Europe, FOMC, Sino-Japanese Rift

News reports appear to be playing down the fears from the end of last week that Ireland and Portugal may have to turn to the IMF/EU for support. Of course there will be official admission until the very last minute. The 440 bln euro European Financial Stability Facility is designed for this eventuality. Just today Moody’s assigned triple-A rating to the EFSF. With nearly three quarters of the euro zone members not possessing the coveted rating themselves, how can the EFSF? Our understanding is that it will limit the loans to about 80% of its guarantees or about 350 bln euros. Even in this environment, this week’s periphery sovereign supply should be relatively easily absorbed.

The market shows a good appetite for high yielding bills and this includes Greece bills sales tomorrow. The challenge of the week may reside with Ireland. It will be selling 4- and 8-year bonds tomorrow (1.0-1.5 bln euros).

We note that the latest flare up in Europe is taking place after several investment houses have recommended taking on Greek bonds exposure. That said, the IMF/EU have approved a month delay in Greek bank stress tests until the end of October. Even with the ECB reportedly buying small amounts of Greek bonds, the premium it pays over Germany stands at almost 900 bp today. The premium, as we have noted before, can be understood as a function of the size of the haircut that is expected and the odds of it.

One way to think about the 900 bp premium Greece is paying is that is consistent with 30% chance of a 30% haircut. Of course, there are other permutations that would be consistent with the premium; the one proposed here is neutral in that it divides the premium equally between the sieze of the hair cut and the odds of a haircut. This can be tweaked. Despite the separate EU/IMF package (from EFSF), and ECB Greek bond purchases, Greek 10-year bonds have only performed marginally better than Portugal and Ireland over the past month (68 bp increase for 90 and 94 respectively).

Tomorrow’s FOMC meeting is among the highlights of the week. Most observers see little change in the FOMC statement. Rates remain on hold for an extended period of time and the vast majority of those surveyed in news wire polls expected the Fed to hold off expanding its balance sheet. In the Jackson Hole speech, Bernanke set the bar at a “significant deterioration” of the economy to spur the Fed into more action. This has not been seen in recent data. He also opined that the pre-conditions exist for higher growth in 2011. A cut in next year’s growth forecast will likely be seen as a precursor of new actions by the Fed and hence may be more important than usual.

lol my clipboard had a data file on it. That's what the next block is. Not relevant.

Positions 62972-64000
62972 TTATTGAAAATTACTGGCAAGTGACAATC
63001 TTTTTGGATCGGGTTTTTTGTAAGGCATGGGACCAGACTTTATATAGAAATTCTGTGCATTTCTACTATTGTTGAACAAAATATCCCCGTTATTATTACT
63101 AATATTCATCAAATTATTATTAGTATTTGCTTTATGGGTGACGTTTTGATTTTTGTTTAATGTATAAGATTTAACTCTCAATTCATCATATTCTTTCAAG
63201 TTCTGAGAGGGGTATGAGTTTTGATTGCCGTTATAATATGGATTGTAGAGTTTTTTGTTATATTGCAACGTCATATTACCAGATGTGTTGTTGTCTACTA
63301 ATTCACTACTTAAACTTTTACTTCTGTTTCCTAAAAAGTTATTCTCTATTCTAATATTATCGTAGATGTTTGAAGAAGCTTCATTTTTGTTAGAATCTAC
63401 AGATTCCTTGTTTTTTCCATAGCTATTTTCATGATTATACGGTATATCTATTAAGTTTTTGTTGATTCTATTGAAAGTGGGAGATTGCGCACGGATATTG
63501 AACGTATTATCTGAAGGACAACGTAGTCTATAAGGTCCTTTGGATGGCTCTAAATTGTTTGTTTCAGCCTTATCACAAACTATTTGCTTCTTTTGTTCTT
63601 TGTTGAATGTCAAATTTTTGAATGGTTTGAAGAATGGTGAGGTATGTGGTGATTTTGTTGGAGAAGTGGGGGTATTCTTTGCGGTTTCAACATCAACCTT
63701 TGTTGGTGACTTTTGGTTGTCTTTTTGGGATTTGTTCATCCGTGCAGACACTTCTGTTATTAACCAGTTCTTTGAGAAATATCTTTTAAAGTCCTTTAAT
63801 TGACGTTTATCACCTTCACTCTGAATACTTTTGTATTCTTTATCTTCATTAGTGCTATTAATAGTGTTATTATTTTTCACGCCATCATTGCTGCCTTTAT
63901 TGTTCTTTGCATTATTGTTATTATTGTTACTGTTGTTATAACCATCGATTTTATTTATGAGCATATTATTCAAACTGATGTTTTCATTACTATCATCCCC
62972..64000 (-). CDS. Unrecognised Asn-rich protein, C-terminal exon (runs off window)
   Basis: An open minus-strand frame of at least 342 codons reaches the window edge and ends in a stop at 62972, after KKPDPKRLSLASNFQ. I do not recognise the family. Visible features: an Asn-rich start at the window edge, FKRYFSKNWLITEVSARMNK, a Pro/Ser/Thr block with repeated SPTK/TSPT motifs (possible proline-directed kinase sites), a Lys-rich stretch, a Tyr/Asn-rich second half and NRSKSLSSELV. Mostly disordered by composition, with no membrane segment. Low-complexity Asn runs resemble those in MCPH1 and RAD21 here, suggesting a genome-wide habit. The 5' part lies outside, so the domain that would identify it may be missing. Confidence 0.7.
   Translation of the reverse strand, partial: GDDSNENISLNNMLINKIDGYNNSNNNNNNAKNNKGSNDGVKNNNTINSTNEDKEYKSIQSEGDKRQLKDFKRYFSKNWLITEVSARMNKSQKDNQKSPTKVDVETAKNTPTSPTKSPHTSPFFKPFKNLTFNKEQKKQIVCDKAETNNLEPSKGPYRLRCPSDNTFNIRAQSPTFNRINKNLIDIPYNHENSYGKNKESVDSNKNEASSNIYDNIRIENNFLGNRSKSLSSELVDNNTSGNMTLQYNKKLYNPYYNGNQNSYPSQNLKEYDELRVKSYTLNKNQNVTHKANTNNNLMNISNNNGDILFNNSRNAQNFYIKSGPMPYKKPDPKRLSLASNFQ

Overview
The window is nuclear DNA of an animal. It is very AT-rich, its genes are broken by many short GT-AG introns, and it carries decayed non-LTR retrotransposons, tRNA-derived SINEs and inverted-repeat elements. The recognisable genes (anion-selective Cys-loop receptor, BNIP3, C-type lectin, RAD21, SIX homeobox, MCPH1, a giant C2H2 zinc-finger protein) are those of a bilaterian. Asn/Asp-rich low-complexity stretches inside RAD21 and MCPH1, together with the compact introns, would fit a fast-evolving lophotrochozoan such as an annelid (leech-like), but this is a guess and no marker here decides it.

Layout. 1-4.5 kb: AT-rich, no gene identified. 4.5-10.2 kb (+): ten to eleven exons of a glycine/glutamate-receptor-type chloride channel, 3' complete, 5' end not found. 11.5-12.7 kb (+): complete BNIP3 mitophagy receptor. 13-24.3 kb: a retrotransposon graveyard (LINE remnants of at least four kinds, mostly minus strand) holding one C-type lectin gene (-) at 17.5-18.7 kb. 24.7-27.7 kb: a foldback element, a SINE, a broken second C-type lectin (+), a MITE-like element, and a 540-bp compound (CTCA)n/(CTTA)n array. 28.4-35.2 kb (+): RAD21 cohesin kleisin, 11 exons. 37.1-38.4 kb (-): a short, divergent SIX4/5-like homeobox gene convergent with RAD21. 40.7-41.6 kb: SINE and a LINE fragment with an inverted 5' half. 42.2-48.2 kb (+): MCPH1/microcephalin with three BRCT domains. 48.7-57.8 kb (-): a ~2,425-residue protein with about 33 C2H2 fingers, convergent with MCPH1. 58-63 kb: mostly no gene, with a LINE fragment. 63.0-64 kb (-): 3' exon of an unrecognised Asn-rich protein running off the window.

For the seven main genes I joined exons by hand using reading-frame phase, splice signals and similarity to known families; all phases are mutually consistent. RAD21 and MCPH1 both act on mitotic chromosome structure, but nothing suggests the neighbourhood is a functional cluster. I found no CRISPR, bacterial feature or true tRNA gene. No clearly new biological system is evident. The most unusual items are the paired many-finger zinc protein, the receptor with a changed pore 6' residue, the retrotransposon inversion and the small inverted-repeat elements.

Officials are often loath to make a decision until circumstances force their hand. Even there was no debate on the effectiveness of additional Treasury purchases, given the already low yields in Treasury and mortgage market, the Federal Reserve has time to decide if additional stimulus is necessary. Recall that projected mortgage payments of the Fed’s holdings are estimated to be around $400 bln through the end of 2011. The Fed has committed itself to maintain the current size of its balance sheet, which will keep its bid for Treasuries.

China has broken off high level government contacts with Japan over the extended detention of a Chinese fishing boat captain, arrested near disputed islands in the East China Sea. There were anti-Japanese protests in China over the weekend, which also marked the anniversary of Japan’s invasion of Manchuria in 1931. Tensions are high. China is taking an exceptionally tough line here and although the extend detention can last another ten days, it is not yet clear how far China is going to push the issue.

There are a number of international gatherings in the coming weeks, including the anti-poverty summit at the UN this week. APEC and G20 meetings are other near-term gatherings that China could use to express its displeasure. Economic issues are also a source of stress between the second and third largest economies in the world. While Japanese officials have been seeking to underscore the attractiveness of Japanese financial markets, they seemed to take exception with the Chinese purchases of JGBS (largely bills) this year (after having been net sellers last year).

We note that last week’s BOJ intervention looks as if it was nearly as large as Chinese net purchases this year. We say “looks” because there is usually some volatility in the Japanese banking system’s reserve balances, especially this month which marks the end of the fiscal half year. At the same time, however, given that the still tight relationship between the US dollar and the yuan, BOJ intervention last week could also be seen an effort to counter yen appreciation against the yuan. China is the largest export market for Japan.
Europe, FOMC, Sino-Japanese Rift Europe, FOMC, Sino-Japanese Rift Reviewed by Marc Chandler on September 20, 2010 Rating: 5
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